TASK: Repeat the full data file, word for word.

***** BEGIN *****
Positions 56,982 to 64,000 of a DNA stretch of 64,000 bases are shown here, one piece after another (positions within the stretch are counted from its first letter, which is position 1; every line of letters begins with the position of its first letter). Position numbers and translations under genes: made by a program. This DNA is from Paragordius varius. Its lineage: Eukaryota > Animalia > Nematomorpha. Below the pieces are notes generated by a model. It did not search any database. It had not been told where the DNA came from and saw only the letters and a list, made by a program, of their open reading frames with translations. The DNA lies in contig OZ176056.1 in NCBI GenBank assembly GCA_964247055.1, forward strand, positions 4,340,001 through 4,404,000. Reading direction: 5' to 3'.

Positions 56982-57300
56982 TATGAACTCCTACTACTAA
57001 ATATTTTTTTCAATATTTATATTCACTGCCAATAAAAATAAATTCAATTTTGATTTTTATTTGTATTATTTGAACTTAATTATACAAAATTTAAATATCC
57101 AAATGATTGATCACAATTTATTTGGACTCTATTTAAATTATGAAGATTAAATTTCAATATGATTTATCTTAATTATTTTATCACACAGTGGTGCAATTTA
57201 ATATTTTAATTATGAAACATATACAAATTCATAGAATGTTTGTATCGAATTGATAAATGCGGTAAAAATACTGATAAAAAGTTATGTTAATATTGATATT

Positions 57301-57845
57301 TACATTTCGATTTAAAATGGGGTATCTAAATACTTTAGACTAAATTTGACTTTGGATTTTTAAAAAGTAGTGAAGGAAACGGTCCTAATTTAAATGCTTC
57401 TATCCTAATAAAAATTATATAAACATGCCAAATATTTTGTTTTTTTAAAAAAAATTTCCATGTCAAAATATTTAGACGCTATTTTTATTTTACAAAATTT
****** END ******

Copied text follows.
Positions 56,982 to 64,000 of a DNA stretch of 64,000 bases are shown here, one piece after another (positions within the stretch are counted from its first letter, which is position 1; every line of letters begins with the position of its first letter). Position numbers and translations under genes: made by a program. This DNA is from Paragordius varius. Its lineage: Eukaryota > Animalia > Nematomorpha. Below the pieces are notes generated by a model. It did not search any database. It had not been told where the DNA came from and saw only the letters and a list, made by a program, of their open reading frames with translations. The DNA lies in contig OZ176056.1 in NCBI GenBank assembly GCA_964247055.1, forward strand, positions 4,340,001 through 4,404,000. Reading direction: 5' to 3'.

Positions 56982-57300
56982 TATGAACTCCTACTACTAA
57001 ATATTTTTTTCAATATTTATATTCACTGCCAATAAAAATAAATTCAATTTTGATTTTTATTTGTATTATTTGAACTTAATTATACAAAATTTAAATATCC
57101 AAATGATTGATCACAATTTATTTGGACTCTATTTAAATTATGAAGATTAAATTTCAATATGATTTATCTTAATTATTTTATCACACAGTGGTGCAATTTA
57201 ATATTTTAATTATGAAACATATACAAATTCATAGAATGTTTGTATCGAATTGATAAATGCGGTAAAAATACTGATAAAAAGTTATGTTAATATTGATATT

Positions 57301-57845
57301 TACATTTCGATTTAAAATGGGGTATCTAAATACTTTAGACTAAATTTGACTTTGGATTTTTAAAAAGTAGTGAAGGAAACGGTCCTAATTTAAATGCTTC
57401 TATCCTAATAAAAATTATATAAACATGCCAAATATTTTGTTTTTTTAAAAAAAATTTCCATGTCAAAATATTTAGACGCTATTTTTATTTTACAAAATTT